Last night, while driving home, I saw a man in the median holding a cardboard sign which read "Homeless Veteran: Need Money, Please Help". I immediately though about a family that I encountered in Myanmar two months ago.
Since I travel extensively in the developing world I've grown accustomed to people asking for "donations". I usually give to those people who are obviously disabled in some way, for example mine victims in Cambodia, club footed people in India, and/or those in makeshift wheelchairs; because in most developing countries, services for these people is severely lacking.
Not knowing what to do, and since she wasn't asking me for anything, I looked at her children and then back at her, smiling as if to say...wow, your children are beautiful, then I motioned with my camera as if to say "can I take a photo?"...no reaction..... I bent down near the two children and using the screen on my digital camera, showed them a photo I had just taken of the vegetable seller just across the aisle. The children both smiled, as children do when they see something interesting and new. Next using my wide lens, I snapped a quick headshot of the two children and showed them... their faces lit up with smiles. With a bit of rapport established and some sign language, I communicated that we should go over to a colorful old truck that was parked just a few yards away. She and the children followed.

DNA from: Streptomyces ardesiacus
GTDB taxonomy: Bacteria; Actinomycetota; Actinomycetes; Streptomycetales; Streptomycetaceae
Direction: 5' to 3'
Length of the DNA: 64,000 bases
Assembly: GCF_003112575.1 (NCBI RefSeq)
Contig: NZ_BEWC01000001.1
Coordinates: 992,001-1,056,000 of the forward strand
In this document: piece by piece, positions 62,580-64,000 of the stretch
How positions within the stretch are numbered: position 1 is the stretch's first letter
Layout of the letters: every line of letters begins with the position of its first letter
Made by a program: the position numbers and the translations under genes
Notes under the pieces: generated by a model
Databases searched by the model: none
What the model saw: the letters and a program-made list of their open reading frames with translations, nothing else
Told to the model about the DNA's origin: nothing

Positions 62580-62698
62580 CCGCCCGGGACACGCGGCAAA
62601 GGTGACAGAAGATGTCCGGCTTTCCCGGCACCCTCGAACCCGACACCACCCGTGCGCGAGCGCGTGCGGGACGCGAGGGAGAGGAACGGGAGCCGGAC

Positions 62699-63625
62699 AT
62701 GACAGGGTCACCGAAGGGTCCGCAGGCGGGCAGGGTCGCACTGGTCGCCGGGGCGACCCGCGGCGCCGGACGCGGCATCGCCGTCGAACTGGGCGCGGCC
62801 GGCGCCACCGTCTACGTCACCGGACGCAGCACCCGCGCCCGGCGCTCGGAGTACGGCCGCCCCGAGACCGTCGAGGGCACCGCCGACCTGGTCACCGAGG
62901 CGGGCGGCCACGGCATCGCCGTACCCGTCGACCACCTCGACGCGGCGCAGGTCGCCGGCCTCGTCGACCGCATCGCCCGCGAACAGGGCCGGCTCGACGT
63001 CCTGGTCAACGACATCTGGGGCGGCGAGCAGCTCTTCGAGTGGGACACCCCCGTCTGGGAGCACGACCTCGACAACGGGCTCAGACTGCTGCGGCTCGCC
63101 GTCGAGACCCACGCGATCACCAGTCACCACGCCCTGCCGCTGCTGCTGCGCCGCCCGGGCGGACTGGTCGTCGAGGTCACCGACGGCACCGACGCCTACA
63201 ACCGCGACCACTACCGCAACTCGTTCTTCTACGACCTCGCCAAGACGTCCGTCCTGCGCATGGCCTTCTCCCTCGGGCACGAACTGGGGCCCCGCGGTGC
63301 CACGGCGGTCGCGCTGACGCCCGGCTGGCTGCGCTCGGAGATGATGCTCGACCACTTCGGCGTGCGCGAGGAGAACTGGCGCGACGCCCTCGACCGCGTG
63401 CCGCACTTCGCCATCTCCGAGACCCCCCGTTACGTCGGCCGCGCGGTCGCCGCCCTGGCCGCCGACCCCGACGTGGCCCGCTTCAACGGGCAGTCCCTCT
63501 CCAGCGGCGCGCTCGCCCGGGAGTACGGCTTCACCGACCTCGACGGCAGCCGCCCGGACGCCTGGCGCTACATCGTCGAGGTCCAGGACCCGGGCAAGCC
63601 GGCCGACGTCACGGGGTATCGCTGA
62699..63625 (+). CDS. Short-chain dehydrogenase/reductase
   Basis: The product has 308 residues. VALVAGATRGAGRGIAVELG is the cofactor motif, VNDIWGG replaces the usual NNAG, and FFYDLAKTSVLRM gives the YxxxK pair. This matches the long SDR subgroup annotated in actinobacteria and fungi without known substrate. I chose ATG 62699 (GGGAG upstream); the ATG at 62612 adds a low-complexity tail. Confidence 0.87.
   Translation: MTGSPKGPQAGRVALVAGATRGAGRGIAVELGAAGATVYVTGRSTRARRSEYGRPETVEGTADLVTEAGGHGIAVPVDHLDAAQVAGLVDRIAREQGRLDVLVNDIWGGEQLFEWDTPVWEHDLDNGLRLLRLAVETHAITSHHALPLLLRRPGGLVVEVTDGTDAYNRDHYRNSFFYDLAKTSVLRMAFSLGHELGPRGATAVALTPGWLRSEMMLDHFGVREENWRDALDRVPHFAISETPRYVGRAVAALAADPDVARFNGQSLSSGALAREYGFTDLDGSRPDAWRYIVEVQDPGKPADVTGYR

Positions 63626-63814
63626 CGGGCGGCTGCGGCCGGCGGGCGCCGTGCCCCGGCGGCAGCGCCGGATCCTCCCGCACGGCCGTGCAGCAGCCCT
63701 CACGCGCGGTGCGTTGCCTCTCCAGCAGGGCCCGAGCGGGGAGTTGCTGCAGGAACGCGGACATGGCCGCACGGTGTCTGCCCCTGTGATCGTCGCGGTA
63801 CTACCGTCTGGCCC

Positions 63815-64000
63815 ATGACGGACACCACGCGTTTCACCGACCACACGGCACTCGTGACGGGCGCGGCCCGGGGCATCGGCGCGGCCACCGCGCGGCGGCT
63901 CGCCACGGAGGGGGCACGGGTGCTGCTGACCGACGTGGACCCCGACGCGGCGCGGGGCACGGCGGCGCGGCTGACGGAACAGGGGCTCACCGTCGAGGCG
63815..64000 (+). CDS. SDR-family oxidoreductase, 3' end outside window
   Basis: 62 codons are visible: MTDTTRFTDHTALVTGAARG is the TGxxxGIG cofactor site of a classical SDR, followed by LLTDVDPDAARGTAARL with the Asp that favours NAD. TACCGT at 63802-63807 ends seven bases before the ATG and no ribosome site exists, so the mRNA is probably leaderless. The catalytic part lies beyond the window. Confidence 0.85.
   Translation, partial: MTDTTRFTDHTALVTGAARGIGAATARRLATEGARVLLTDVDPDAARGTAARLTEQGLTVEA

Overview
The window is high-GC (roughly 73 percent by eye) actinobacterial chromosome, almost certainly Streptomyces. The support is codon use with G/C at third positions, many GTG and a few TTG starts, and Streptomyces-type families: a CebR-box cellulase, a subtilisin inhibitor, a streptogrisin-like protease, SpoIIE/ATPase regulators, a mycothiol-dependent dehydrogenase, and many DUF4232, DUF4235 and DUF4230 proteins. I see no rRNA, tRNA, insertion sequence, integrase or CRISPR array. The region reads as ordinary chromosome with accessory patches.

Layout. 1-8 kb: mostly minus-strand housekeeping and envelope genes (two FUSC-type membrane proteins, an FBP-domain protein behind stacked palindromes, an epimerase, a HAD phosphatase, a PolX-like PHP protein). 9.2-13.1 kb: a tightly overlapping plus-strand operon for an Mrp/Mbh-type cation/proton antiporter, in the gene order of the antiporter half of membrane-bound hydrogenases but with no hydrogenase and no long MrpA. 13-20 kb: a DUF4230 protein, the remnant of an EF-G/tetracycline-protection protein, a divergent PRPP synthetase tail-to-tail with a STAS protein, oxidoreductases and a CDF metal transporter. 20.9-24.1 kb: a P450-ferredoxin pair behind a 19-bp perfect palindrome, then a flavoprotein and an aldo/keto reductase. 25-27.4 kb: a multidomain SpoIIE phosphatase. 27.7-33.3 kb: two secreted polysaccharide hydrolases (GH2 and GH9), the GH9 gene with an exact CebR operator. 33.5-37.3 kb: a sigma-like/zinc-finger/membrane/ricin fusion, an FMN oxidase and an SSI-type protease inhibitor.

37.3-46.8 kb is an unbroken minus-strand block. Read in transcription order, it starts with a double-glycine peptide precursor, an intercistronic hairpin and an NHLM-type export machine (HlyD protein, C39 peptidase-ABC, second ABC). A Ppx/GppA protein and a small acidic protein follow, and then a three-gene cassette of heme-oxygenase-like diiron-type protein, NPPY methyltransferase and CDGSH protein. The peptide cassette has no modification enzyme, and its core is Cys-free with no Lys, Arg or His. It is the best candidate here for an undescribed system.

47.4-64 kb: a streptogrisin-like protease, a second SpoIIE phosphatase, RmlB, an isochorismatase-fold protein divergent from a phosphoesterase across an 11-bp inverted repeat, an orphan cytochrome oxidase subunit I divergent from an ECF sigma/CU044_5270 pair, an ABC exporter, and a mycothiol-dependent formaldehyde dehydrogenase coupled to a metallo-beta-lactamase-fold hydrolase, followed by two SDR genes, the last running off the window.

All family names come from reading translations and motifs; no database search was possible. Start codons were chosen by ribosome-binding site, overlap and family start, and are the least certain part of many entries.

I made a photo of the three of them and then a few more photos of the kids standing in front of the truck. Then I reached down with both hands and lifted the little girl up and placed her on the seat of the truck. To my surprise and horror, she was light as a feather and as I lifted her I could feel every rib in her tiny little chest. I thought to myself, this child has got to get some food! After a few minutes of making and sharing pictures of the children, I smiled at the mother, folded my hands in the Asian "wai" meaning " thank you" and "I respect you". She looked back at me and in her eyes, I could once again see her terrible sense of desperation. Reaching into my pocket, I grabbed some Burmese Kyats and as I shook her hand to say goodbye, I transferred the money into her palm.
Since my encounter with this poor Burmese woman and her two children, whenever I see a homeless person with a sign here in the USA, I'm reminded of her and I wonder how she is doing.
No, I didn't give anything to the guy I saw last night, or others who hold signs and stand in the median here at home. I'm confident that they get enough to eat (and smoke and drink). It's those who are truly desperate that I wish we could do more to help.